2020: Fleet was incorporated

Zach partnered with our CEO, Mike McNeil, to found a new, independent company: Fleet Device Management Inc. In November 2020, we announced the transition and kicked off the logistics of moving the GitHub repository.

2022: Millions of hosts

Fleet raised its Series A funding round. The world now has at least 1.65 million computers and virtual hosts enrolled in Fleet, including enterprises, governments, startups, families, and hobbyist racks all over the world.

2023: Your last MDM migration

Fleet added support for scripting and management capabilities on macOS, Windows, and Linux devices, allowing IT departments to manage devices more consistently using modern tooling and best practices. This allowed many customers to simplify their management practices. In several cases, Fleet was also able to save customers several hundreds of thousands of dollars (USD) by cutting tool overlap across platforms such as Jamf, Airwatch, Intune, MobileIron, Nexthink, Tanium, Uptycs, and Rapid7.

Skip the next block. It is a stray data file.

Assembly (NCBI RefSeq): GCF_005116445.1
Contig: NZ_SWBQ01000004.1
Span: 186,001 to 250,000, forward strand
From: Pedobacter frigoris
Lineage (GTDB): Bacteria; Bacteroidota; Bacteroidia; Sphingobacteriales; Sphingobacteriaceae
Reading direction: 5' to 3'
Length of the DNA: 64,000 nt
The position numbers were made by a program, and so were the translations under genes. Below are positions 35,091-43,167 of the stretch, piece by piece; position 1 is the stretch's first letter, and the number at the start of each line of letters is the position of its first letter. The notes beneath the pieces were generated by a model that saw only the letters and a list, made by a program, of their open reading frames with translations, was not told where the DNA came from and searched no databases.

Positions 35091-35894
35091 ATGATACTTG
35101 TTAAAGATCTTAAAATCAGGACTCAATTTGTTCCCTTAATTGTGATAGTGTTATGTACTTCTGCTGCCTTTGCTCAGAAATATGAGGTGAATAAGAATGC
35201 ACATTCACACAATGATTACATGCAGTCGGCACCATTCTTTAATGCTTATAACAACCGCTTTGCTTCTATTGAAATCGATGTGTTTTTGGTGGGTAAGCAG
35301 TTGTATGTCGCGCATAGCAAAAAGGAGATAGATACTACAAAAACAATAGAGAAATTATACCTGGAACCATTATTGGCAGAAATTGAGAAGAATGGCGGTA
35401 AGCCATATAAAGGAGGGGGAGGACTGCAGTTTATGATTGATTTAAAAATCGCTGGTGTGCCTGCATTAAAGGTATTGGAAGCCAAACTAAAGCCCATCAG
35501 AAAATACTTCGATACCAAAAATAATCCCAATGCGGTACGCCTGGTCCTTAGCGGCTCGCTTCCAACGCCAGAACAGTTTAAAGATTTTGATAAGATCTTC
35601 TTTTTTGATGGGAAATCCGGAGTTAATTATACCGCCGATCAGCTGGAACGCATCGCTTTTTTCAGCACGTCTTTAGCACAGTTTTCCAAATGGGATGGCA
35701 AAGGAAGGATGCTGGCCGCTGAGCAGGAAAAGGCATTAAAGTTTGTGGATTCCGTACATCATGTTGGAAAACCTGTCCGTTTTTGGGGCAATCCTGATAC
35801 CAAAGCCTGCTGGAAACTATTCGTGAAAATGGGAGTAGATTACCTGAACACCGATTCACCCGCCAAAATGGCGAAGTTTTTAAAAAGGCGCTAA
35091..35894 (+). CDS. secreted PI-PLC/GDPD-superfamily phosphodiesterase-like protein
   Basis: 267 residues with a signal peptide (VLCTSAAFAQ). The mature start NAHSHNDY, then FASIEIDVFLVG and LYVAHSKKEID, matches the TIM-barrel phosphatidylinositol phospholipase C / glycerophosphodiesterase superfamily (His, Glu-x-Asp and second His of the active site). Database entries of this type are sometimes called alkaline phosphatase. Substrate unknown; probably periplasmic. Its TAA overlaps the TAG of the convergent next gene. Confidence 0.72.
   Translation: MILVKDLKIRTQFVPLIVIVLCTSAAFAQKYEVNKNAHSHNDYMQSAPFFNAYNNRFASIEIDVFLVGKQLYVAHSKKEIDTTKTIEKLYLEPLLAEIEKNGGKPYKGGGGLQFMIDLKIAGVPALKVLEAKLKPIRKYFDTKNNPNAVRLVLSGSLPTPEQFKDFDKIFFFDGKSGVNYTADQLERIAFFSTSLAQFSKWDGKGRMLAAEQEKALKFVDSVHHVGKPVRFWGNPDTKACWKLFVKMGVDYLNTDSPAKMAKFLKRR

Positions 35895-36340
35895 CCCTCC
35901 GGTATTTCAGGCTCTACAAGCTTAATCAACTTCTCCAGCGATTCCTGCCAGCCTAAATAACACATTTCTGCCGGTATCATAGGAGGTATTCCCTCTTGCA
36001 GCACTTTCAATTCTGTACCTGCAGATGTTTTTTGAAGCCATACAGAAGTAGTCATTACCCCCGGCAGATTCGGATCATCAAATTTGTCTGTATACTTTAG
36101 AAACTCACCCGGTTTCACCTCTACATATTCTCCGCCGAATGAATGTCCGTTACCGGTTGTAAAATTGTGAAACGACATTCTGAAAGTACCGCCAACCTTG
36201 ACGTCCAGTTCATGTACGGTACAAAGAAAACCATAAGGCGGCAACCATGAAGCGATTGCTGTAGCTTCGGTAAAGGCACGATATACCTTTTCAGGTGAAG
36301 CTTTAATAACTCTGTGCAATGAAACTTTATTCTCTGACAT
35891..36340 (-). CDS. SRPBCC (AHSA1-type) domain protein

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Org chart

To provide clarity about decision-making, responsibility, and resources, everyone at Fleet has a manager, and every manager has direct reports. Fleet's organizational chart is accessible company-wide as a sub-tab in "🧑‍🚀 Fleeties" (private google doc). On the other sub-tabs, you can also check out a world map of where everyone is located, hiring stats, and fun facts about each team member.

  • 🔦 Business Operations: The Business Operations department is directly responsible for people operations, finance + invoicing, tax, compliance, and legal + deal desk.